Last updated 2/15/2019 at 3:31pm
If you're in the right place at the right time, and Borrego could be that place someday, you will see a magnificent bird, the California Condor, with a 10-foot wingspan in flight overhead.
Or perhaps on the ground eating something very dead. Yes, almost poetic. But unless there's a microphone attached to the Condor (in the same family as turkey vultures), and you pick up the sound of wind over its wings while cruising at an altitude of 500 feet, or the sound of carrion-gulping, you won't hear a sound. Despite the fact that filmmakers dub in the sound of a red-tailed hawk whenever they want Condor-in-flight sounds, it is a silent bird – no chirps or squeaks or squawks, ever.
This and other info comes courtesy of Kurt Leuschner, ornithologist, naturalist, and Professor of Natural Resources at the College of the Desert, during his lecture at BSPAC on Jan. 25.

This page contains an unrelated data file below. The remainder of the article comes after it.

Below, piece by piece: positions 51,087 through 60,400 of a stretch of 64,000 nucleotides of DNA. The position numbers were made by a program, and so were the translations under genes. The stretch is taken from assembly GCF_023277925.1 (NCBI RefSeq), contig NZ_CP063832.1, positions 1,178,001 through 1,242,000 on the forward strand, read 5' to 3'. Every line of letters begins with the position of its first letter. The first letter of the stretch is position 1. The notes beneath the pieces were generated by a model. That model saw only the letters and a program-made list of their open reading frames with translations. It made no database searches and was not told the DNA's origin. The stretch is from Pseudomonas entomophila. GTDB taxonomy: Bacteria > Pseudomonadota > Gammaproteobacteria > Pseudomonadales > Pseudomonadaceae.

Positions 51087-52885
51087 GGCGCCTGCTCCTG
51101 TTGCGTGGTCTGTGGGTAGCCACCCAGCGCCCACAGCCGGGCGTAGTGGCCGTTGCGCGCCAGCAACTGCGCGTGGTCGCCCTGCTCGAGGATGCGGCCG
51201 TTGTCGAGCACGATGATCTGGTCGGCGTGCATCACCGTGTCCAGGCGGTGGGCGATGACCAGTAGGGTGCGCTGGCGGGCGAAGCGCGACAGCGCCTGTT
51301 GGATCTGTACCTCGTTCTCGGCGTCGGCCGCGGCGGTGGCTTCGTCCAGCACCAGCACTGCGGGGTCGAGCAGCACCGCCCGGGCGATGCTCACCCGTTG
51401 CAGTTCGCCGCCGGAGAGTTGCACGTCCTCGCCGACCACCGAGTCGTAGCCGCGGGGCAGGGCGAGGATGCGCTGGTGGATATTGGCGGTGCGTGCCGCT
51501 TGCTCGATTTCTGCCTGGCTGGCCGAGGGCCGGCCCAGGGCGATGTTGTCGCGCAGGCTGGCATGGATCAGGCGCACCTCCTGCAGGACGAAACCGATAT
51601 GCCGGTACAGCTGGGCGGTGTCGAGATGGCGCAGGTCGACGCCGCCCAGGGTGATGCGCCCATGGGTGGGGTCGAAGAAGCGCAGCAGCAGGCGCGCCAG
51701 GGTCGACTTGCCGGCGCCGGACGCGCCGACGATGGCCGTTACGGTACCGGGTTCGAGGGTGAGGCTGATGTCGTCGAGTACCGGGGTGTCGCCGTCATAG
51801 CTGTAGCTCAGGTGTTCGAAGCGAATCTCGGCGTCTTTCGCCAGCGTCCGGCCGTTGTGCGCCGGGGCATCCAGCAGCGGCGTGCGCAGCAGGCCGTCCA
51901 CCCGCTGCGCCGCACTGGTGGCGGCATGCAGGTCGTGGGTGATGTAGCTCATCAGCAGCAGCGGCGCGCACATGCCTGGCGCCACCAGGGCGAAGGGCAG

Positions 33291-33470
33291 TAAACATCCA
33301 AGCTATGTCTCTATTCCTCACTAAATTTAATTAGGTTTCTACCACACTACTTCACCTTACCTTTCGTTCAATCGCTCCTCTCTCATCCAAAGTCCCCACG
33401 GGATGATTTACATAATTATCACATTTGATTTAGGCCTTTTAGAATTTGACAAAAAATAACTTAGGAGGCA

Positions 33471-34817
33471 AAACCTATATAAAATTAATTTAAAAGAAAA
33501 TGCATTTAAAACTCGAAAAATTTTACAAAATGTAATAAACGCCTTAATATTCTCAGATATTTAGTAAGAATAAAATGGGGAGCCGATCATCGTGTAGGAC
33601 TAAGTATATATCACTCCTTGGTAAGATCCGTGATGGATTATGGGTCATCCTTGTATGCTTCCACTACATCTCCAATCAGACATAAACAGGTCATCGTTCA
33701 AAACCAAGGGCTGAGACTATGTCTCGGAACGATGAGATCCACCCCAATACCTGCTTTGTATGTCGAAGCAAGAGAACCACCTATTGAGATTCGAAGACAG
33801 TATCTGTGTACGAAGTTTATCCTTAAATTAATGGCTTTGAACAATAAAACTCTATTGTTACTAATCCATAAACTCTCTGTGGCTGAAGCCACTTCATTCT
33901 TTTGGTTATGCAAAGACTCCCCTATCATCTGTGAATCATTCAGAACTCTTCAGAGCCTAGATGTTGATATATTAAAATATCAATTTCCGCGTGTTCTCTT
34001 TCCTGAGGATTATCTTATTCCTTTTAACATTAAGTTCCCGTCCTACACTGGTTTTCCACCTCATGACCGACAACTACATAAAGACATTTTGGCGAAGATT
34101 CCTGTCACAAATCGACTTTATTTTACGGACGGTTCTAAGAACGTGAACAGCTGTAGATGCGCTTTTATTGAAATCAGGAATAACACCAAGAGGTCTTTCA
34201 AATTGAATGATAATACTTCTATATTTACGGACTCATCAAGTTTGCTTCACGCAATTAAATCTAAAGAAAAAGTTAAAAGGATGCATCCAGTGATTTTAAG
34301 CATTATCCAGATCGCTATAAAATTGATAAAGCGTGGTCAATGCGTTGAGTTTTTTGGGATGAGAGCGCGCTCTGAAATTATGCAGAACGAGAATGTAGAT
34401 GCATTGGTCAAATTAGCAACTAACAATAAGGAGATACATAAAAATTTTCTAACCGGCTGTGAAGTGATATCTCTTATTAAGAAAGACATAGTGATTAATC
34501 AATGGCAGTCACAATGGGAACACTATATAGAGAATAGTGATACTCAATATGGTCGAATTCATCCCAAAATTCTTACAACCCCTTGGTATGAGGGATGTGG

If Hal Cohen is The Hawk Guy, Leuschner is definitely positioned to be The Condor Guy.
The California Condor was driven almost to extinction by the use of the insecticide DDT. At the top of the food chain, Condors ingested enough DDT-carrying food to cause their eggshells to be very thin, and cracked or broke up easily.
But now the Condors are making a great comeback, says Leuschner, thanks in part to a much-criticized at the time but eventually correct decision by the U.S. Dept. of Fish & Wildlife in 1982 to capture all the 22 remaining Condors for breeding.
That number, 22, frightfully small, did not ensure a stable breeding population. The good news is that Fish & Wildlife released them into the wild, together with captured Andean Condors, starting in 1992, and now there are 500 - 200 in the wild and 300 in the captive breeding program.
The bad news is that we lost 19 Condors in the past 11 years due to the toxic effects of hunting ammunition – lead poisoning. To curtail more losses, a steel shot-only law signed by former California Governor Jerry Brown goes into effect this coming July.
So, there's hope for the future. Professor Leuschner also says that with an ever-increasing Condor population, now restricted to certain areas in the Southwest, the Condors could, considering their vast cruising/soaring range in flight, eventually reach our region.
That's right, someday you (or your kids or grand children) might be lucky enough to catch a Condor over Borrego.
Enjoy the view because it won't make a sound.